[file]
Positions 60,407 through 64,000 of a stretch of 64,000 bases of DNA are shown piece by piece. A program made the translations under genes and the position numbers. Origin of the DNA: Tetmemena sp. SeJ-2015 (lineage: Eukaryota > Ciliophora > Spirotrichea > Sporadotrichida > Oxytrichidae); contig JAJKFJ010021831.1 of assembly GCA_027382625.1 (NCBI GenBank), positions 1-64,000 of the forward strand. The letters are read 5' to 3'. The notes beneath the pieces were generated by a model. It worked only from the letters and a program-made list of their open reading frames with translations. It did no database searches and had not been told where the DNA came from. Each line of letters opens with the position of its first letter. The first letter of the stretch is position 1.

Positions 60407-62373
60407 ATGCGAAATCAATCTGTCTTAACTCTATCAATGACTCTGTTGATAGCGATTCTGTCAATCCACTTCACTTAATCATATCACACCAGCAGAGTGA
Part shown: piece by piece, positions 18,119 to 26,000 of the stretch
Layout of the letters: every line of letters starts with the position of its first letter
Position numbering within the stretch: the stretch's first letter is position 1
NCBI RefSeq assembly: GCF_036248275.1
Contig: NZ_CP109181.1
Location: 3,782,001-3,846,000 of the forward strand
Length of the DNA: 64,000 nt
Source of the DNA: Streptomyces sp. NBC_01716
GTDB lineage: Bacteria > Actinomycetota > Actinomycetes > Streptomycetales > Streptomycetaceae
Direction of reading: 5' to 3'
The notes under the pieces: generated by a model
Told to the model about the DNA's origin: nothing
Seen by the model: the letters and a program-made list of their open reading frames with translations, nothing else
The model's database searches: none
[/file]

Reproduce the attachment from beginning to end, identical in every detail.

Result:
Positions 60,407 through 64,000 of a stretch of 64,000 bases of DNA are shown piece by piece. A program made the translations under genes and the position numbers. Origin of the DNA: Tetmemena sp. SeJ-2015 (lineage: Eukaryota > Ciliophora > Spirotrichea > Sporadotrichida > Oxytrichidae); contig JAJKFJ010021831.1 of assembly GCA_027382625.1 (NCBI GenBank), positions 1-64,000 of the forward strand. The letters are read 5' to 3'. The notes beneath the pieces were generated by a model. It worked only from the letters and a program-made list of their open reading frames with translations. It did no database searches and had not been told where the DNA came from. Each line of letters opens with the position of its first letter. The first letter of the stretch is position 1.

Positions 60407-62373
60407 ATGCGAAATCAATCTGTCTTAACTCTATCAATGACTCTGTTGATAGCGATTCTGTCAATCCACTTCACTTAATCATATCACACCAGCAGAGTGA
Part shown: piece by piece, positions 18,119 to 26,000 of the stretch
Layout of the letters: every line of letters starts with the position of its first letter
Position numbering within the stretch: the stretch's first letter is position 1
NCBI RefSeq assembly: GCF_036248275.1
Contig: NZ_CP109181.1
Location: 3,782,001-3,846,000 of the forward strand
Length of the DNA: 64,000 nt
Source of the DNA: Streptomyces sp. NBC_01716
GTDB lineage: Bacteria > Actinomycetota > Actinomycetes > Streptomycetales > Streptomycetaceae
Direction of reading: 5' to 3'
The notes under the pieces: generated by a model
Told to the model about the DNA's origin: nothing
Seen by the model: the letters and a program-made list of their open reading frames with translations, nothing else
The model's database searches: none